With the scale-up of the cancer-care ecosystem, cancer patients are expected to enjoy improved convenience and access, as well as better treatment outcomes.
Building a successful oncology business in China
For biopharmaceutical and biotech companies that aim to build a successful oncology business in China, here are six key success factors:
- Build cutting-edge portfolios with differentiation. Explore differentiation opportunities around patient subgroups, asset mechanism of action, and modality innovation to achieve superior clinical benefits. New waves of innovation beyond conventional small molecules and biologics are showing great potential in oncology—for example, multivalent antibodies, cell therapies including CAR-T, TCR-T, TIL,12 and beyond, nucleotide-based therapy, and microorganism-based therapy (for example, oncolytic-virus). Critical actions include systematically assessing existing portfolios and identifying new opportunities for differentiation to avoid simply following market trends and the tactics and strategies of leading players. Assessment of these new technology platforms should take into consideration market attractiveness, scientific and technological maturity and innovativeness, and the company’s internal capabilities and future aspirations.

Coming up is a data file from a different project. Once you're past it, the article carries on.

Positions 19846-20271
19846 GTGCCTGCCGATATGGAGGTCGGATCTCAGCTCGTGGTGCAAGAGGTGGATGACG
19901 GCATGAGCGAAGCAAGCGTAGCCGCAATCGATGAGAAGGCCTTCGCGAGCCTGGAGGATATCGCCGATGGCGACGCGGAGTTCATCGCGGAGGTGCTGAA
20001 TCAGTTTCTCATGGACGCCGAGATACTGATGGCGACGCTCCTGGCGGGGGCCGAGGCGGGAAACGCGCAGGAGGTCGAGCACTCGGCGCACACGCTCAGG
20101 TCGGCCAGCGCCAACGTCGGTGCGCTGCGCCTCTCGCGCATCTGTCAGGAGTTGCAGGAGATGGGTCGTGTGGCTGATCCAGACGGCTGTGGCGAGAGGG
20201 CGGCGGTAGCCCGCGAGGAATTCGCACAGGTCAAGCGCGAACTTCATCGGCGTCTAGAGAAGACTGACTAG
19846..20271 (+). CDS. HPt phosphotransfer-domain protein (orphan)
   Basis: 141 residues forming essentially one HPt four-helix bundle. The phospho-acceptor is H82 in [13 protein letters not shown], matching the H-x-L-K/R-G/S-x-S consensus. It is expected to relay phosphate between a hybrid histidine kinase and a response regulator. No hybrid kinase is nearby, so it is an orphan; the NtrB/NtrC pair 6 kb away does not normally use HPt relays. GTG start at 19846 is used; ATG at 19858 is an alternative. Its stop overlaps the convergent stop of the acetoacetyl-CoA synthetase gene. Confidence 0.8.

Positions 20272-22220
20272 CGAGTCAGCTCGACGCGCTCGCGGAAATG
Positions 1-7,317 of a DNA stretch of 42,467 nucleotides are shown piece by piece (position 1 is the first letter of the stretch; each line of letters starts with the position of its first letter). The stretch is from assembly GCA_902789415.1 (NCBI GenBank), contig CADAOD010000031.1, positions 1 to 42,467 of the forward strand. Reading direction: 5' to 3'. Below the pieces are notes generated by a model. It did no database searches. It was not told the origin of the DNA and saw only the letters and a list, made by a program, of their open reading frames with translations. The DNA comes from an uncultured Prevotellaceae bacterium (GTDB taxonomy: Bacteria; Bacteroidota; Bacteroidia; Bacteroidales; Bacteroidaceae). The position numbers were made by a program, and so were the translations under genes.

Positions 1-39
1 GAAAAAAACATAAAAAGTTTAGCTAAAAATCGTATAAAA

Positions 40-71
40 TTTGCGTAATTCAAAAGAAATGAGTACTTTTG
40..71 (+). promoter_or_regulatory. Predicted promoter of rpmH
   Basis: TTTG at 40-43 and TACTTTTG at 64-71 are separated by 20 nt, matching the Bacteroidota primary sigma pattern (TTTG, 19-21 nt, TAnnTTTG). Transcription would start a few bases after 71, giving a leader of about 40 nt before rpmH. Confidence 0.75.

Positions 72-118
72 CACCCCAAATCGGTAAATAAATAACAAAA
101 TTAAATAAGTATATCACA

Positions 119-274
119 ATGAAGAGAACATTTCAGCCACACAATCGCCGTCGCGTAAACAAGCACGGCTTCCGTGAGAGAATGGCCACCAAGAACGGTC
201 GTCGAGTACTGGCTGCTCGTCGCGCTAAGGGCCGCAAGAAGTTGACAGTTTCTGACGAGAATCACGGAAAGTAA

- Find the right partners and maximize opportunity for combination therapies. Leverage external partnerships for combinations beyond in-house assets to maximize the value of the core assets at hand and optimize internal resource allocation. This is especially true for immuno-oncology assets. Beyond synergies at the asset level, an equally important concern is the strategic fit of the partner, including development and commercial capability and the alignment of cultural norms to ensure successful alliance management.